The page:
Re: [unrev-II] Engines for Educators -- an online book

From: John J. Deneen (
Date: Sat Nov 10 2001 - 21:18:51 PST

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    Here's another OHS/DKR possibility for alternative education?
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    > Date: Fri, 19 Oct 2001 15:36:05 -0500
    > From: "Jeffrey T. "
    > Thanks for all of these!
    > Reading all of these great questions & answers brings me to a larger
    > question: Is there any kind of list for folks interested in Bearden's
    > work? I'm thinking of a Yahoo Group or such, something that could get
    > people together who are interested--such as all of those folks who have
    > written Tom, and all the folks like me who are trying to understand it
    > in a comprehensive, logical way. I went to school and received a B.S.
    > Electrical Engineering degree so I have a big interest in debunking much
    > of that material that I learned. What I'd really like to work on
    > building is a Bearden Textbook, (maybe a series) which approaches the
    > basics in Electromagnetics from the more comprehensive understanding
    > that Bearden has....start with the basics about "charge" etc. and have
    > lots of call-outs that reference how earlier textbooks have described
    > the concept. I don't think it has to be disparaging of the standard,
    > university-taught electromagnetics textbook material of today, but
    > rather it should treat standard-textbook EE concepts as simply
    > "outdated" just as we treat any earlier works of physics which taught
    > incomplete, outdated concepts.
    > Anyway, to start such projects requires some brainstorming and support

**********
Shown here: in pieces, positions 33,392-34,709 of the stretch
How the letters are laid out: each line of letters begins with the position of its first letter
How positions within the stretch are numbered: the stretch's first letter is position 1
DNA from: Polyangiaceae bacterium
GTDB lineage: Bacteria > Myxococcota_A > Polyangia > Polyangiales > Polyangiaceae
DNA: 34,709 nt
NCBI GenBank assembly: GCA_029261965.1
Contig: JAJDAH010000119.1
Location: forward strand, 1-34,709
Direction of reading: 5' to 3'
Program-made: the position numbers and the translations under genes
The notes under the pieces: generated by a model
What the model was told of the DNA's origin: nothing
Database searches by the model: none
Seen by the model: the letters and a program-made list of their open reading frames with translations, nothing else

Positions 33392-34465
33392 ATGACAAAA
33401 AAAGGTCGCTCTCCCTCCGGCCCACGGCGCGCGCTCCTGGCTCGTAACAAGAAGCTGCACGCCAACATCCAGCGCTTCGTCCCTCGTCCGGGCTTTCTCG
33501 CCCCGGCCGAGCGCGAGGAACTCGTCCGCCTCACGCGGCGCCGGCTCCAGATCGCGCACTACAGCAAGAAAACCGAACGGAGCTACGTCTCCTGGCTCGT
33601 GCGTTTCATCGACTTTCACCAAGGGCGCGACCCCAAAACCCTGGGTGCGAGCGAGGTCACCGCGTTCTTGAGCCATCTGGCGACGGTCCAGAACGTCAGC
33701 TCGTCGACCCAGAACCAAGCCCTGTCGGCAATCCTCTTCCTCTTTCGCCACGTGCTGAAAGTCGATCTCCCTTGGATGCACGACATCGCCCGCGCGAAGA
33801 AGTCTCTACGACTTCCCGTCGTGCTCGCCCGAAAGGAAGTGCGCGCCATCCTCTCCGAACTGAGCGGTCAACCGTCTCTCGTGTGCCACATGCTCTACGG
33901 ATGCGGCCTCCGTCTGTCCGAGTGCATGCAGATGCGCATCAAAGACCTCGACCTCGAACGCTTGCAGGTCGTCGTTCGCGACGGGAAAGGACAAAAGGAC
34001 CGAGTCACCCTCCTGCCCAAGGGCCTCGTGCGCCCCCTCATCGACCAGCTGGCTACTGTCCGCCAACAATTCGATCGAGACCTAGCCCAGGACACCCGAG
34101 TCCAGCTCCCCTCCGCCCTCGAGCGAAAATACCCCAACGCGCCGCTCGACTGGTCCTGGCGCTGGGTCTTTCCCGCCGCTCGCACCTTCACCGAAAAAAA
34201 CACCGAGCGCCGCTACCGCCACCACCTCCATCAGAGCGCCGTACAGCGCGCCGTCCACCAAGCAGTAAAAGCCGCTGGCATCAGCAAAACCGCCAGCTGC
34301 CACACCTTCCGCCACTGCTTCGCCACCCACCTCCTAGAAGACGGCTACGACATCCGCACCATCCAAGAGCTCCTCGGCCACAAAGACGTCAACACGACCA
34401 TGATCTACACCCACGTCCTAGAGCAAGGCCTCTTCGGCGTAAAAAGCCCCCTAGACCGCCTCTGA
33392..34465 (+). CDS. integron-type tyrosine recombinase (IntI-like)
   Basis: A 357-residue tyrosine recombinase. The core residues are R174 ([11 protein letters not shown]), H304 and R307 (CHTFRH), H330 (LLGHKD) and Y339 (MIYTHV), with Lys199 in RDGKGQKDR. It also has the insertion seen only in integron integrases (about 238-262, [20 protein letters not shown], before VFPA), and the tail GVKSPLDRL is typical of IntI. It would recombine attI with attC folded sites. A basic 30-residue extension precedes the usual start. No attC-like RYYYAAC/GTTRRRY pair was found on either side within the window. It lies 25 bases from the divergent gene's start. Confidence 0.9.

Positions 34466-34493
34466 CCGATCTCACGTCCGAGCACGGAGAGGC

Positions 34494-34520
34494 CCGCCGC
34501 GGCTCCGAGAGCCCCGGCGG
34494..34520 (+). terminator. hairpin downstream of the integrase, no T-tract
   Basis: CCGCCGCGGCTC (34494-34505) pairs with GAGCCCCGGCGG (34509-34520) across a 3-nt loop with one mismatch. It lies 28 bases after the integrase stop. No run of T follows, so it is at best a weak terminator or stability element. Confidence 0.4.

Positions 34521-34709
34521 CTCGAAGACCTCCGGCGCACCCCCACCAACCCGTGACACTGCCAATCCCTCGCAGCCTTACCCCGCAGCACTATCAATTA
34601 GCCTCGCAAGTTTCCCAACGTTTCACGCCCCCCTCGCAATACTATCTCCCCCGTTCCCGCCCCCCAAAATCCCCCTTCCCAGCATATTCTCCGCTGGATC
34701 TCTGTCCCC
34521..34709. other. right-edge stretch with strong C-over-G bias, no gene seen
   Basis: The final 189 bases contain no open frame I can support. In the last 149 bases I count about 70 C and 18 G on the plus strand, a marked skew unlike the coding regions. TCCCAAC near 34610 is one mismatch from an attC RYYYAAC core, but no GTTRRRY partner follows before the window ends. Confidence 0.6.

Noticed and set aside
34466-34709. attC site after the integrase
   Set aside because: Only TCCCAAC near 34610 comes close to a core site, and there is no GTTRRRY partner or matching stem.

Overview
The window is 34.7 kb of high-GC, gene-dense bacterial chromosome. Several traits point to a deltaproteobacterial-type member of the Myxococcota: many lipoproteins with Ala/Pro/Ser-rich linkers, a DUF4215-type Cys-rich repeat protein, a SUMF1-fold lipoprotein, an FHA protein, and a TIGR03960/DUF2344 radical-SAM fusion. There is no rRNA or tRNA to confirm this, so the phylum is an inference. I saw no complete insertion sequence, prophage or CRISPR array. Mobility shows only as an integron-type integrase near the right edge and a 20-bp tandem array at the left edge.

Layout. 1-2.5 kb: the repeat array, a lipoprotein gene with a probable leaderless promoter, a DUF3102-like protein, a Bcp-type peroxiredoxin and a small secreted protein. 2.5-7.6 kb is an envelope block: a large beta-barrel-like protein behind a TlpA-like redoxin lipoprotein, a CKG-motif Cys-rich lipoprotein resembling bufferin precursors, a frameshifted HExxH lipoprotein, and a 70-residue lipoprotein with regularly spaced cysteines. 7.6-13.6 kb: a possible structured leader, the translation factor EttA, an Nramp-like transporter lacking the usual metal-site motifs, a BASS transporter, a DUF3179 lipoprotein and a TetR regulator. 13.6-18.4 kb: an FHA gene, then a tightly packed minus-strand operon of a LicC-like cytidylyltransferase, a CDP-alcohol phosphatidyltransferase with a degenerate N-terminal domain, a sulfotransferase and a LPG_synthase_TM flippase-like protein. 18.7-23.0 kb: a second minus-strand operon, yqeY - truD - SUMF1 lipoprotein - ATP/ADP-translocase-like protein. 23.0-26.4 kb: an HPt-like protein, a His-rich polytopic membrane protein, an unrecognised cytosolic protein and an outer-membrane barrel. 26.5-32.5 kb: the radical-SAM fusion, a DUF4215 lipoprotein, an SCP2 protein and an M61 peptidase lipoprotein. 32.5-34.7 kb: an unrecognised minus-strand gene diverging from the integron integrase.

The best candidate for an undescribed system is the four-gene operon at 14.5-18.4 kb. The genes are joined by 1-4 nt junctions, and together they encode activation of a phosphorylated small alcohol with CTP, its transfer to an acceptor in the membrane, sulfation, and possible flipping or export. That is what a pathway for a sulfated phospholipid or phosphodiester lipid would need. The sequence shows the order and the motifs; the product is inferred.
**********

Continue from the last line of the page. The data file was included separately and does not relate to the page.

> so I thought I'd ask and see if any such online group exists to discuss
    > Bearden's work ("Yahoo Groups" is just the one that I'm familiar with
    > since it is easy, etc. and I've created these for a few other topics.)
    > Thanks,
    > Jeff
    > Lawrence, KS
    Jack Park wrote:

    > The particular light that shines on my work is the one that illuminates
    > issues of pedagogy. While google-surfing representational literacy this
    > morning, and following a meeting yesterday with the folks at
    >, in which the topic of discussion was informal learning,
    > I landed on the web version of a book I had known about for several
    > years. It's found at
    > and here's just
    > one of the nodes in the book. The book originates in 1994, and many waters
    > have flowed under bridges since that date. Comments after that.
    > "Engines for Education is about what can be done to change education now.
    > This is not a work of fantasy about what might exist one day. Nor is it an
    > academic tome which presents irrelevant theory. Rather it is a work which
    > applies what we know about how people learn to the design of computer
    > software that can revolutionize the schools. A large portion of it is
    > dedicated to discussing specific examples of such software. This book is
    > about what we can do today to make learning fun, to make learning less
    > stressful, and to build a world of thinking citizens. This book is about
    > harnessing the power of the world's experts so that they all will be
    > available as needed by students who want to learn from them. This is quite
    > possible to do using today's technology.
    > Computers are already in the classroom. Unfortunately, for the most part
    > what is there is awful. To date, these computers have been used to play
    > games and to teach children to run spreadsheet programs. Until now no one
    > has cared enough about education to begin to build what is needed. But
    > enough is already known about natural human learning to start the process
    > of change via the computer. Computer software can change the way we learn
    > in school. This book discusses what needs to be done and how to do it."
    > I cite this on the unrev list because the book offers an example of a way
    > to organize materials, one of Doug Engelbart's "views." Each node
    > (chapterette?) is comprised of a concise body of prose, followed by links
    > of all sorts, including "where we came from", "what's next",
    > "alternatives", and so forth. In my view, this online document seems ripe
    > for a D3E adventure, complete with an IBIS dialog about many of the topics,
    > followed by, or coincident with a ScholOnto mapping of the contents.
    > Why on earth would one be interested in all that effort? My idea: the
    > creation of a portal devoted to the evolutionary discussion on
    > pedagogy. And, the creation of a massive OHS/DKR-driven NIC for educators,
    > learners, parents, funding sources, and more. Your idea?
    > Cheers
    > Jack
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